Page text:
This year, I decided to take part in an independent book shop crawl in honour of Indie Book Shop Week 2015. My lovely, patient partner Tim even agreed to come with me and indulge my ridiculous attempt to visit approximately 15 book shops (we managed 6 ha!). The upside of my overly-excited plans, my readers, is that I’ve compiled a nice little dossier for you all on all the book shops SO HOLD ON TO YOUR HATS GUYS WE’RE GETTING WILD OVER HERE
Also I’m splitting this up into multiple blogs because otherwise this is HUGE.
In order to placate lovely Tim, I took him out for a substantial Bill’s brunch while I wittered with glee about which shops we were going to visit in order and why, with detailed Citymapper plans waved in his face – yes I had pre-added every single bookshop into my Citymapper before hand WHAT OF IT. Once caffeine-d (me) and lemonade-d (Tim) up, we hopped onto the Circle Line from Hammersmith and headed to Notting Hill for our first book shops.
Just as a note, the route we took also is a nice way to walk through bits of London, so if you have a bookish pal who also wants to see London, the three routes we managed were great.
Book Shop 1: Lutyers & Rubinstein
This was a previously known bookshop, but I wanted to visit it again because it’s such a lovely bit-of-everything shop, nestled off Portobello Road, with lovely staff (one of whom likes Sleater Kinney and had a spare ticket that helped me go to Sleater Kinney). That first time I visited, I picked up a copy of Walden in the MOST beautiful simple cover that has been waiting for summer to come around for me to read it. I’ve been reading a lot of non fiction about Britain’s wildlife and outdoor living, that coincided with returning to my homeland of North Wales and rediscovering some green places.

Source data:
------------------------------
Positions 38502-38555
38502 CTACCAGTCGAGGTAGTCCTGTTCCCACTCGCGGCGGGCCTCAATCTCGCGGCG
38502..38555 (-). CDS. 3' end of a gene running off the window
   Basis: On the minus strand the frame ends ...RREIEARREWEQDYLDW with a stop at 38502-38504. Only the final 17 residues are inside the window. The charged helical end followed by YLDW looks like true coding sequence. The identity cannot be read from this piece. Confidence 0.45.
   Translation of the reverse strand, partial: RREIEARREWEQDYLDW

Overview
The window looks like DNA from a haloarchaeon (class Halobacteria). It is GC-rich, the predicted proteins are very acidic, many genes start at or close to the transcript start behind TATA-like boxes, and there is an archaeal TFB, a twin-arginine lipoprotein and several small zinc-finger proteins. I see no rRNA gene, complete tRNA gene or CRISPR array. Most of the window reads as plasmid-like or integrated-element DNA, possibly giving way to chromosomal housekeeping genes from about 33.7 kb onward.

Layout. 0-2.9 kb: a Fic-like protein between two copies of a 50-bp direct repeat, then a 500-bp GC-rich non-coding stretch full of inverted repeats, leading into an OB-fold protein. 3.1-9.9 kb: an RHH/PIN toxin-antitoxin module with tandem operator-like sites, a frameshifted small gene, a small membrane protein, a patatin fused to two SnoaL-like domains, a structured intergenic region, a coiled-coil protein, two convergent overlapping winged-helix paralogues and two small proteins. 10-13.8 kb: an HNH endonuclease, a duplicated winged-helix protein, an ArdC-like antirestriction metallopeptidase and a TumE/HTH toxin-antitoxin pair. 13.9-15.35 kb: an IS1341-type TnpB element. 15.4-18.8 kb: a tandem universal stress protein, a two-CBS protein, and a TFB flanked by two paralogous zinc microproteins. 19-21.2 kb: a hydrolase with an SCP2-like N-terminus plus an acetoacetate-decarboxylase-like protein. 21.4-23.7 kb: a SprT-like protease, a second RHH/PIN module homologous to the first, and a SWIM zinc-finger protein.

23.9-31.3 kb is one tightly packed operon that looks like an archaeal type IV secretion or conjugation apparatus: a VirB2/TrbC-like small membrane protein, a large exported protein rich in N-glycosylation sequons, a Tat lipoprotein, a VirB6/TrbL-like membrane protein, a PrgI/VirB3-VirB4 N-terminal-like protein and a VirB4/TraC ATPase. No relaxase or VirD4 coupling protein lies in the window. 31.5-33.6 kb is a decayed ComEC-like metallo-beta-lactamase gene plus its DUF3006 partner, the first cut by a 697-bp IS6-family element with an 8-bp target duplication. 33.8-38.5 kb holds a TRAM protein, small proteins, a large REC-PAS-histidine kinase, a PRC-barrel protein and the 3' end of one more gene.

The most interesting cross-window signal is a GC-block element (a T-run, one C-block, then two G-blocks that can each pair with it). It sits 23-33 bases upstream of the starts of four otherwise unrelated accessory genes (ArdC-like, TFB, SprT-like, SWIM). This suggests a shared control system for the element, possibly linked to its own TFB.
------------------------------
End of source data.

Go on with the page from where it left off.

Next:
With all these feelings in mind, a single white book on the corner of the display table named “The Homing Instinct” basically leapt out at me. The book has the subtitle “Meaning and Mystery in Animal Migration”; it combines all the feelings I’ve had about nature being inextricably tied to a concept of home for me, and thus it became book purchase 1. Leviathan by Philip Hoare got a look in, as its a book I’ve been meaning to buy for years, but as this was the first time I’d ever seen this book and for it to appear RIGHT NOW felt really kind of right.
Tim poured over a few copies of books and the cute art on the walls. He somehow did not bash his head walking down the little staircase to the fiction basement, which feels like a cosy hideaway from Portobello, only one street away.
I love L&R bookshop and was really pleased to have made a 2nd trip there.
Book Shop 2: Books for Cooks
Round the corner from L&R is Books for Cooks. I wanted to try and include some explicitly themed bookshops in my crawl, as I was mildly concerned I’d come home with an armful of fiction to add to the rest of my house. I found Books is for Cooks on a few good independent bookshop lists and decided to give it a whirl. My friend Ella, of essential blog Eating With My Fingers, supported both my choices for 1&2 and as I trust her on all thinks cooking, I decided that I’d made a good choice. And boy had I!
The shop itself is wonderfully organised into cuisines or styles, with a cafe in the back where they use recipes from their cookbooks, with helpful staff wandering the shelves. I was welcomed and offered help by a member of staff once I arrived, and I said no to start with, not sure what I wanted.